My refrigerator prayers.

My refrigerator prayers.

These prayers resonate with hope and trust no matter one’s religious convictions. Whether I believed in a higher power or myself – though it was most certainly a combination of both – I knew whatever happened would “be.” I would make the most out of any result. And truly… it would make the most out of me too.

In difficult times, knowing even this, doubt and fear lingered on my sunny horizons daily – with anger not far behind. In 2009 my husband and I had trouble finding any jobs at all after graduation, let alone ones in our field. After a few months, we happily took positions in data entry and stayed there for around two years while we searched for something better. For two years I pivoted between gratitude and aggravation. I was so lucky to have a job that paid my bills and gave me insurance in the recession, but it was so much less than what I had hoped for. We had worked for years to be teachers, and here we were watching those jobs evaporate in a declining economy.

I thought of people who at this point would opt for a more “stable” career like nursing and return to school. I contemplated ways to make myself more employable. I wondered what would happen to me if I never made it out of my current position…. I felt increasingly hopeless and desperate. Working through these emotions I came to understand that perhaps my dreams needed to become more flexible. Yes, I had dreamed of being a teacher. But what if something greater were ahead for me? Something I couldn’t imagine? Through the fog of disappointment and apprehension, I placed my trust in God, the universe, and myself that it would work out. I would continue to do things that gave me joy, I would widen my expectations to make room for surprises and new possibilities, and above all I would stay positive and grateful while acknowledging the painful feelings too. So I curated exhibitions, I showed my work, I took on more responsibility at my current position, I began to develop a fitness habit, I grew within my friendships and marriage.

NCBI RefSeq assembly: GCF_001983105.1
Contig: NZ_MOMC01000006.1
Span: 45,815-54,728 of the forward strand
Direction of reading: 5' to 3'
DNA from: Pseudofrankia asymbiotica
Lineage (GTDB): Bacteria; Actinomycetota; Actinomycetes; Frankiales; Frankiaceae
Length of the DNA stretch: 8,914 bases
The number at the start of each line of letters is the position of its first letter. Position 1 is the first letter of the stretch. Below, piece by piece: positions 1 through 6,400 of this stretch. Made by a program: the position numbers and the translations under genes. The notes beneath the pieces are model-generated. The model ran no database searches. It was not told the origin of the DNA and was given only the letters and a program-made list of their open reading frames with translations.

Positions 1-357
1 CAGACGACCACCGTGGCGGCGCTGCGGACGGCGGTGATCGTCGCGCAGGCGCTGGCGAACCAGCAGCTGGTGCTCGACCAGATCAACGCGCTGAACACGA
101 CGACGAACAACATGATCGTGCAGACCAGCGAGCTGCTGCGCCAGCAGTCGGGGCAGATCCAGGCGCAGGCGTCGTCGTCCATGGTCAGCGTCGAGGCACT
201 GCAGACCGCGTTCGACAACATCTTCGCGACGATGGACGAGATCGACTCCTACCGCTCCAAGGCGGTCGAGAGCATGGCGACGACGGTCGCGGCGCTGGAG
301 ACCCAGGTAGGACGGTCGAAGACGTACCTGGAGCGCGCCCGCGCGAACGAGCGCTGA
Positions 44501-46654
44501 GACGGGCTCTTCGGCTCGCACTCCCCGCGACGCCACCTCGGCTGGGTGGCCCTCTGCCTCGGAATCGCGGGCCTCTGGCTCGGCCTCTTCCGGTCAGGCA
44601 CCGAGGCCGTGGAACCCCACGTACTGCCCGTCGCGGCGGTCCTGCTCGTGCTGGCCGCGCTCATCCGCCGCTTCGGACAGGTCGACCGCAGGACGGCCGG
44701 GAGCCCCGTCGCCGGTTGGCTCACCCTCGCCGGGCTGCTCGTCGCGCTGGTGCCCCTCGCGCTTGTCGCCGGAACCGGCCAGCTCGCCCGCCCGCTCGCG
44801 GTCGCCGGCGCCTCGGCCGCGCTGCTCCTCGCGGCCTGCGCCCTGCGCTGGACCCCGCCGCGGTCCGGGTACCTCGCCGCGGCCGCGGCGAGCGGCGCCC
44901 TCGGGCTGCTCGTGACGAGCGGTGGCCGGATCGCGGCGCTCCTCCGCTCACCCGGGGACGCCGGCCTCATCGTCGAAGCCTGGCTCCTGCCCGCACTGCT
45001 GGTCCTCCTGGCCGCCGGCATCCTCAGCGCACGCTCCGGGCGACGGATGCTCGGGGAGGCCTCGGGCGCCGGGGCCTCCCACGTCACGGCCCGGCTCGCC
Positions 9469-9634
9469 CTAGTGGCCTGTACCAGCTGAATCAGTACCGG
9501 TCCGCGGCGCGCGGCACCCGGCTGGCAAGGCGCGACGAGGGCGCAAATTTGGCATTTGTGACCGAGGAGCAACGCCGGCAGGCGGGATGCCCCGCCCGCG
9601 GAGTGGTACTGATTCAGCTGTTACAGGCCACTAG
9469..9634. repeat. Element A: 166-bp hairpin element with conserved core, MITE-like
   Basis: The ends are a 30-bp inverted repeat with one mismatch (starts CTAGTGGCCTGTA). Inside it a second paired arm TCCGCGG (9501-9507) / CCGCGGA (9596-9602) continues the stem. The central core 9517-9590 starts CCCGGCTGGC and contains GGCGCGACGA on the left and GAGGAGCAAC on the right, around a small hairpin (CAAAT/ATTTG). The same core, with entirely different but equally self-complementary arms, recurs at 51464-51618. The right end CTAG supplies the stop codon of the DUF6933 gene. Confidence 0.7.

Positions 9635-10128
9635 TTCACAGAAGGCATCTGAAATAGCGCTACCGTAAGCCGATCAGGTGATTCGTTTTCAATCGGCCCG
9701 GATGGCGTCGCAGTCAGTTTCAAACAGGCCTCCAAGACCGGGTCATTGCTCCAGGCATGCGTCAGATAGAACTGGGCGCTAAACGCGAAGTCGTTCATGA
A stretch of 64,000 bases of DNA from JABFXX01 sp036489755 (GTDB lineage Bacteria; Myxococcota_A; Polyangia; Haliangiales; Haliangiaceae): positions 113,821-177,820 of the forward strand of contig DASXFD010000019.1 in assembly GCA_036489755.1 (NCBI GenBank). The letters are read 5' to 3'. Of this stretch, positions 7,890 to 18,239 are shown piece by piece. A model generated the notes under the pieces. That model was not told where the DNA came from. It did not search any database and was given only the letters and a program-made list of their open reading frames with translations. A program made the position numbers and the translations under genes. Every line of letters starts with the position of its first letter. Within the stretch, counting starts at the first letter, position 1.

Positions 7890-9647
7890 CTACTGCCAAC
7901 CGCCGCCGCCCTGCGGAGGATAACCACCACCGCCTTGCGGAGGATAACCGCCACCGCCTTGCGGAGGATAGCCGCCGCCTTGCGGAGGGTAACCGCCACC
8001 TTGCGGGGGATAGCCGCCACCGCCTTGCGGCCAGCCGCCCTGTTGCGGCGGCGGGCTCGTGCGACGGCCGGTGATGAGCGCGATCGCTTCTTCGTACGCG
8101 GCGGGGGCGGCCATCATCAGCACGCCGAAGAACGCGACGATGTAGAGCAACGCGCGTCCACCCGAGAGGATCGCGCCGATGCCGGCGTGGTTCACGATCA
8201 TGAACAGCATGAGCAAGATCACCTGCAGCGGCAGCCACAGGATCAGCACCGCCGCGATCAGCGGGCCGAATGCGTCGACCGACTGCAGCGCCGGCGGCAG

One day unexpectedly my husband applied for a production job in a warehouse. He had to get out of data entry – it was driving him nuts. As long as this job was comparable in pay it was good enough, he said, though he had hopes it would turn into more. I was nervous but trusted his judgment, and in just a year and a half he transferred from a production worker to a researcher. In 2009, neither of us could have imagined my artist husband would be a scientific researcher in just three short years. But God works in mysterious ways, and my husband has never been happier. He loves his work. He loves his company and his colleagues. He is challenged and gratified daily by his experiences and discoveries.

With his position came further developments we had not expected. We were now permanently rooted in upstate New York. No more national job searches! We were here. We could settle down! I envied his happiness and wanted a little bit for myself. In March of 2012 one sentence in my weekly horoscope jumped out at me…. The greatest and most important problems of life cannot be solved. They can only be outgrown. Suddenly a sense of understanding came over me as I continued to read. It was what I knew deep inside, but somehow seeing it there in print bound itself to my psyche in a way I hadn’t been able to manage previously. Just keep doing what I love. Keep living a life of purpose and passion. Don’t focus on what isn’t working. Concentrate on what is working, and go from there.

The Metroland horoscope section from March 2012, cut out and taped to my wall for a year now.

The Metroland horoscope section from March 2012, cut out and taped to my wall for a year now.